Medicare's coverage of nursing home care is quite limited. For those who can afford it and who can qualify for coverage, long-term care insurance is the best alternative to Medicaid.

READ MORE
ElderLaw 101
Estate Planning

Distinguish the key concepts in estate planning, including the will, the trust, probate, the power of attorney, and how to avoid estate taxes.

READ MORE
Grandchildren

Learn about grandparents’ visitation rights and how to avoid tax and public benefit issues when making gifts to grandchildren.

READ MORE
Guardianship/Conservatorship

Understand when and how a court appoints a guardian or conservator for an adult who becomes incapacitated, and how to avoid guardianship.

READ MORE
Health Care Decisions

We need to plan for the possibility that we will become unable to make our own medical decisions. This may take the form of a health care proxy, a medical directive, a living will, or a combination of these.

READ MORE
Estate Planning

Distinguish the key concepts in estate planning, including the will, the trust, probate, the power of attorney, and how to avoid estate taxes.

READ MORE
Grandchildren

Learn about grandparents’ visitation rights and how to avoid tax and public benefit issues when making gifts to grandchildren.

READ MORE
Guardianship/Conservatorship

Understand when and how a court appoints a guardian or conservator for an adult who becomes incapacitated, and how to avoid guardianship.

READ MORE
Health Care Decisions

We need to plan for the possibility that we will become unable to make our own medical decisions. This may take the form of a health care proxy, a medical directive, a living will, or a combination of these.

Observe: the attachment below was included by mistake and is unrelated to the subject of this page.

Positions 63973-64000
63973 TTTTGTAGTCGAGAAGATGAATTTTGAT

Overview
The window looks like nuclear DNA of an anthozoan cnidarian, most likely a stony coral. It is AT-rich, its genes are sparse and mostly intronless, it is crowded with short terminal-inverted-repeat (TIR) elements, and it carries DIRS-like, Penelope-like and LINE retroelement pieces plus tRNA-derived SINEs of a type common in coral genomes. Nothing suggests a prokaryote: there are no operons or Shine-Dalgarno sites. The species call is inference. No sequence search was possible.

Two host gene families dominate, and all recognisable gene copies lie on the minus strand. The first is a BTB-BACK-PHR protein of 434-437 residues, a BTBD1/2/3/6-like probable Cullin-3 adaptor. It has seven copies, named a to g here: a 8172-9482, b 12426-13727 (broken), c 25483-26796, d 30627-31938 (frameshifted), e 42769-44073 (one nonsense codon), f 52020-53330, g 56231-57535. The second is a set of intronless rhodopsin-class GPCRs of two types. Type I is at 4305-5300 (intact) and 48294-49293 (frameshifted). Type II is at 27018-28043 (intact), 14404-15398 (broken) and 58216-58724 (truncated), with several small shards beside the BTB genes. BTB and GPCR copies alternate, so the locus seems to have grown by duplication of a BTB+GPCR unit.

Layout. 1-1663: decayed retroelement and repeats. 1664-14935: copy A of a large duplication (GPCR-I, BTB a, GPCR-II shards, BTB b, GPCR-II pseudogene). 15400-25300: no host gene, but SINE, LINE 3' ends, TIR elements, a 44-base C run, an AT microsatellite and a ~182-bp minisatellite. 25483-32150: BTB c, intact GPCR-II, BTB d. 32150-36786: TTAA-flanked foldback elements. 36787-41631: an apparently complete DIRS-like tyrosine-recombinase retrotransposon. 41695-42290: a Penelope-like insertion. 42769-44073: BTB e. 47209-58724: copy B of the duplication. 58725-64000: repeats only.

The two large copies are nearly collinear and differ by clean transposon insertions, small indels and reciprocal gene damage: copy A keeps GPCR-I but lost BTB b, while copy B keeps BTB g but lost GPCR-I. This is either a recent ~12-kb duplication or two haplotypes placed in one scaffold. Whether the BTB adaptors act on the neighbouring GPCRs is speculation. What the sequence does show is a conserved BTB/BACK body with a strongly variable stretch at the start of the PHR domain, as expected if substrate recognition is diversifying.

READ MORE
Long-Term Care Insurance

Understand the ins and outs of insurance to cover the high cost of nursing home care, including when to buy it, how much to buy, and which spouse should get the coverage.

READ MORE
Medicare

Learn who qualifies for Medicare, what the program covers, all about Medicare Advantage, and how to supplement Medicare’s coverage.

READ MORE
Retirement Planning

We explain the five phases of retirement planning, the difference between a 401(k) and an IRA, types of investments, asset diversification, the required minimum distribution rules, and more.

READ MORE
Senior Living

Find out how to choose a nursing home or assisted living facility, when to fight a discharge, the rights of nursing home residents, all about reverse mortgages, and more.

READ MORE
Social Security

Get a solid grounding in Social Security, including who is eligible, how to apply, spousal benefits, the taxation of benefits, how work affects payments, and SSDI and SSI.

READ MORE
Special Needs Planning

Learn how a special needs trust can preserve assets for a person with disabilities without jeopardizing Medicaid and SSI, and how to plan for when caregivers are gone.

READ MORE
Veterans Benefits

Explore benefits for older veterans, including the VA’s disability pension benefit, aid and attendance, and long-term care coverage for veterans and surviving spouses.

READ MORE